3 of 3 thought this review was well written
Now, my reviews may not show it, but I’m enjoy my metal. I love Amon Amarth, Megadeth, and Sepultura (though not too much of them at once). So when listening to someone sing about being delivered and how love can conquer anything, and about our Lord Jesus Christ, it seemed all very foreign. And yet the music of Robert Randolph and the Family Band brought some light on my dark musical spectrum. Alright, alright, so I listen to John Mayer too, and Megadeth’s not exactly evil, not so dark, but humor me.
I had a hard time trying to fit Robert Randolph into a genre. This seems intended, as their previous CD was called “Unclassified.” But they have a slap bass taken from Sly and the Family Stone, lyrics from a church choir, and a burning guitar straight out of almighty rock and roll. Before mentioning any songs, I must tell you Robert Randolph is ridiculous on steel pedal guitar. He makes it wail, makes it dance, and makes it sing for him.
The first track, “Ain’t Nothing Wrong With That” introduced me to the band. I saw it on MTV, naturally I was hesitant. But that guitar lick and driving beat sold me. The song is a perfect introduction, it shows their funk, their energy, and their generally pleasant disposition. The lyrics on this album are very happy and sunny, this song in particular is about looking past everyone’s identity. It also displays the organist, Jason Crosby, who is my second favorite member of the band. His light, quick keyboard playing adds a vintage funk vibe to the music, such as in “Thrill of It.”
The riffs of this CD are irresistible. There is staccato filled riff mixed with slap bass, provided by Danyel Morgan, in “Deliverance.” There is a hard rock riff which breaks for an organ fill in “Thrill of It.” A subdued blues riff melts into distorted guitar in “Homecoming.” This CD has a heavy focus on Robert Randolph’s steel pedal guitar.
However, Robert Randolph’s is not the only guitar on the CD; Eric Clapton makes a nice appearance on “Jesus Is Just Alright.” This is the most heavily religious song on the CD, a little too thick on the religion for me, but the musicianship makes up for it. There a nice little riff, before Robert and Eric break out singing “Jesus is just alright with me, Jesus is just alright.” That I don’t mind, but the bridge is when it starts getting a little much, with Robert crooning “Jesus,” and some other stuff. I can’t help but think of that South Park episode, where Cartman starts a Christian rock group, replacing many key words in old songs with “Jesus.” All of this, however, is forgiven with the guitar solo that Mr. Clapton provides, just when you think the song is ending. Things begin to simmer down, then there’s that riff again, mostly keyboard. Randolph plays rhythm guitar as Clapton rips up his guitar.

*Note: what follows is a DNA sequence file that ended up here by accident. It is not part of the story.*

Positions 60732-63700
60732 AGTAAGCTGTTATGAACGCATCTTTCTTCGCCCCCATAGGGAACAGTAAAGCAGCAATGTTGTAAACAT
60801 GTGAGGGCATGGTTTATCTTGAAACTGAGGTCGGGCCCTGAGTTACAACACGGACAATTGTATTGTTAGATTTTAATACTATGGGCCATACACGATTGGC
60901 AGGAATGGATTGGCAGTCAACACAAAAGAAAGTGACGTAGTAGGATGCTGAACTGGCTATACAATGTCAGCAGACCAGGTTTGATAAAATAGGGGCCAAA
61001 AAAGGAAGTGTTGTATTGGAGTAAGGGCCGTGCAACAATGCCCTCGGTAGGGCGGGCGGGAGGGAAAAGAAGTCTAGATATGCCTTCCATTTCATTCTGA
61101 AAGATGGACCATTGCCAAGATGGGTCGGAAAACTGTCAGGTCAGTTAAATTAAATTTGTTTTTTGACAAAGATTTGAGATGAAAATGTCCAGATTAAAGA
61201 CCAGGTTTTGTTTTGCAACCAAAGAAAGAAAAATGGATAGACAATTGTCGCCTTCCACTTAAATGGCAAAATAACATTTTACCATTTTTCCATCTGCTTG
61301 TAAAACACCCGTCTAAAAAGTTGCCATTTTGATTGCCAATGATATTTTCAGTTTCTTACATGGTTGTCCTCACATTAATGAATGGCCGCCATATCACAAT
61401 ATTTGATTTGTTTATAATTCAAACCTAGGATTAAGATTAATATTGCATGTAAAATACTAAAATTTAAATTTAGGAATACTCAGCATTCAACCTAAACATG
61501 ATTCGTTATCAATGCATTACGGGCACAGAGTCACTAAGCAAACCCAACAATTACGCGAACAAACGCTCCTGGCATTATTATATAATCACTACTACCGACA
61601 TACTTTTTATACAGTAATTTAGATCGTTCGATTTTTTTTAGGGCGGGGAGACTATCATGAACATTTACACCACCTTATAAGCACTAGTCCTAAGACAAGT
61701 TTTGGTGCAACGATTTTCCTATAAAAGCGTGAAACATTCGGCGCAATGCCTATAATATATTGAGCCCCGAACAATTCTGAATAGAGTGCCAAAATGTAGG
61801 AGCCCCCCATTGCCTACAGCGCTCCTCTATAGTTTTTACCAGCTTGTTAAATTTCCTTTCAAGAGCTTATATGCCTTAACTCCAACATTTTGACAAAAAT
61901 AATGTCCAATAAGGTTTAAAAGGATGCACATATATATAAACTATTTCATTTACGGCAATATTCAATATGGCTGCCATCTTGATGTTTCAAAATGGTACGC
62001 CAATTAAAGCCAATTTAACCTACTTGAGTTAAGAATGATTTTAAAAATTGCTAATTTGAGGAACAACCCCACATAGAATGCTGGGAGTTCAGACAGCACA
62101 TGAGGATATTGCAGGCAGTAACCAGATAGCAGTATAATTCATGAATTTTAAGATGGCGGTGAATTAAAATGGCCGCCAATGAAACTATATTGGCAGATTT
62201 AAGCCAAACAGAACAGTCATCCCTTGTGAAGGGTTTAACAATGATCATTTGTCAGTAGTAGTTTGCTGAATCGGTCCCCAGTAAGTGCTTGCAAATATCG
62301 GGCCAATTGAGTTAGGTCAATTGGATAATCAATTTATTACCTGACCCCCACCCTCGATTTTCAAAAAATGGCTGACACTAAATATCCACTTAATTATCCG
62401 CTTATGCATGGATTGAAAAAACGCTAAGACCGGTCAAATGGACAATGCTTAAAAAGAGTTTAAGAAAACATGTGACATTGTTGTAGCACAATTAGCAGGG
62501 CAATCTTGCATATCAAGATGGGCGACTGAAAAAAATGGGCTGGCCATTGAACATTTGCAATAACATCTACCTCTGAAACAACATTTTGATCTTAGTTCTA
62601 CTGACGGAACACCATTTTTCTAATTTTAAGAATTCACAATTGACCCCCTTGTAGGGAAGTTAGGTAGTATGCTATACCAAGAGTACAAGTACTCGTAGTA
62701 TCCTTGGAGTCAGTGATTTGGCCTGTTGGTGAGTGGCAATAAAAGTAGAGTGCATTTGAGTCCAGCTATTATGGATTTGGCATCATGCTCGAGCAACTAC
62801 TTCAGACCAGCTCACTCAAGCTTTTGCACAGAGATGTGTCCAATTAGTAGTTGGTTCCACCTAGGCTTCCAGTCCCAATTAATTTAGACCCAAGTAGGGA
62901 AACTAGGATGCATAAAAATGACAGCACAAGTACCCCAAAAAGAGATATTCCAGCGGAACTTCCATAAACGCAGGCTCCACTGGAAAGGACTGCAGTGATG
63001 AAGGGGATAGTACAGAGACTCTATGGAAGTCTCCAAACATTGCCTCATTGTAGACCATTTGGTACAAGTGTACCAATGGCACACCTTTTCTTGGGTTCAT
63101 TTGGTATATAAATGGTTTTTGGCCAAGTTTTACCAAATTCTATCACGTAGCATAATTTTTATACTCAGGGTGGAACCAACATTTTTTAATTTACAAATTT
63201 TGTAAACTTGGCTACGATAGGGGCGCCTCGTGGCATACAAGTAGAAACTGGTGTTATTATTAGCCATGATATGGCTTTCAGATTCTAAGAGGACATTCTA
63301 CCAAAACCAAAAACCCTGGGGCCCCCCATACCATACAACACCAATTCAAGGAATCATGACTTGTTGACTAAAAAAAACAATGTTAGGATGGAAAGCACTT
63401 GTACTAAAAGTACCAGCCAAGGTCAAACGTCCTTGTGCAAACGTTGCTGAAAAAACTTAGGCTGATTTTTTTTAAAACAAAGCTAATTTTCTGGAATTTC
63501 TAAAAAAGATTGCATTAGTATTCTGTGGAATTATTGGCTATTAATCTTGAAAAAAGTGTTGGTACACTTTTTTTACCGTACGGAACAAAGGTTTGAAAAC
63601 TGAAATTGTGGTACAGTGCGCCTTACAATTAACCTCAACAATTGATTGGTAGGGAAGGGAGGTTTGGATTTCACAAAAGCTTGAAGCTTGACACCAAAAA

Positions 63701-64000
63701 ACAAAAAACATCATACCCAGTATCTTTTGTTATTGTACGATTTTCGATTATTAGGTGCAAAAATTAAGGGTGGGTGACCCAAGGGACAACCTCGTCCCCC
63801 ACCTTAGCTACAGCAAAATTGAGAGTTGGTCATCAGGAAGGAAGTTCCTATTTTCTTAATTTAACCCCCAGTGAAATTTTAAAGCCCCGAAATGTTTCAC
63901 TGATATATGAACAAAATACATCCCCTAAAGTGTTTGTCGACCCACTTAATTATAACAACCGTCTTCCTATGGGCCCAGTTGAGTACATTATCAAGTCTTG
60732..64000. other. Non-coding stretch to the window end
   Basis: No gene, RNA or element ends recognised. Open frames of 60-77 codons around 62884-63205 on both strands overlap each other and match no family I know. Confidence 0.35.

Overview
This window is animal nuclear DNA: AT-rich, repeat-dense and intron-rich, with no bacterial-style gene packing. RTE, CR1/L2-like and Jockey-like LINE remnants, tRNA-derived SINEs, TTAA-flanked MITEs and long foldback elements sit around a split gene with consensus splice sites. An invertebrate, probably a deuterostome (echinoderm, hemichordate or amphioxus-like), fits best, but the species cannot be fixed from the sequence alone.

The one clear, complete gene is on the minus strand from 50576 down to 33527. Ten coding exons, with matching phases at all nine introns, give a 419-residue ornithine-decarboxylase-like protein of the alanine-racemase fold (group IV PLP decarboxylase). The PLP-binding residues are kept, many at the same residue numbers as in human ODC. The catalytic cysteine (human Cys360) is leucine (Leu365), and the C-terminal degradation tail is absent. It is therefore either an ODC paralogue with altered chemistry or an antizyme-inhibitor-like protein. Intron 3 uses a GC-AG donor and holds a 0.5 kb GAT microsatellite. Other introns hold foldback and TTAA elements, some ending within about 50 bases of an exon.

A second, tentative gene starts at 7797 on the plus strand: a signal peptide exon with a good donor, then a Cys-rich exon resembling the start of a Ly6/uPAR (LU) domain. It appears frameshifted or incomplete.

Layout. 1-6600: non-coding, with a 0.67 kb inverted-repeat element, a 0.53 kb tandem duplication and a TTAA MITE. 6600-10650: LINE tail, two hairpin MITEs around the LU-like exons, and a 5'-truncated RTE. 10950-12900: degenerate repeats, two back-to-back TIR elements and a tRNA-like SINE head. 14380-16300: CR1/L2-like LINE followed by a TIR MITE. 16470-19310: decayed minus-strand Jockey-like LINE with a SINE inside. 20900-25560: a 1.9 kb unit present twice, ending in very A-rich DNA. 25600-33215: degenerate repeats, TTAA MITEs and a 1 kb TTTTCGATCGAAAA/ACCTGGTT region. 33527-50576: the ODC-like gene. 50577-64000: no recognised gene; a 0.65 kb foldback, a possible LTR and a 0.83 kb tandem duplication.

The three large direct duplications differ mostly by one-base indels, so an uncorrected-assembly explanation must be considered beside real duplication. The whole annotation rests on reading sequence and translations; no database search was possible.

Aside from their energetic, funky songs like “Ain’t Nothing Wrong With That” and “Homecoming,” Robert Randolph and the Family Band like to slow it down and bust out some bluesy ballads. Robert Randolph’s voice is alright, not too special. But the band just gels so well during these ballads, lead by his guitar. In “Stronger,” the band adds Leela James for vocals, her raspy voice makes for a very soulful song. Another decent ballad is “Angels,” which is about believing in miracles. The use of backup singers for the chorus makes this seem far more of a pop track than the rest of the album.
I’ve heard very positive things about this band live. Apparently, they spend half an hour jamming to a song, which is something I didn’t think a modern band could do. I’ve also heard that with this album, the band got more poppy. Well, they were on MTV, that’s the first warning flag. But I noticed some pop aspects at the beginning of “Deliver Me” with some dubbing on Robert Randolph. It reminded me of N’Sync, I don’t remember what song. But in the bonus track, “Do Yourself a Favor,” I can get a picture of the former description of the band. It’s a twelve minute instrumental track, where the band just jams.
I’ve never really listened to a religious group, but you can’t really call Robert Randolph and the Family Band that. They’re just a funk-jam band that places a lot of importance on religion in their lives. I respect that, and with a guitar like Robert Randolph’s it’s hard not to. This is the best band I’ve found on MTV in a while.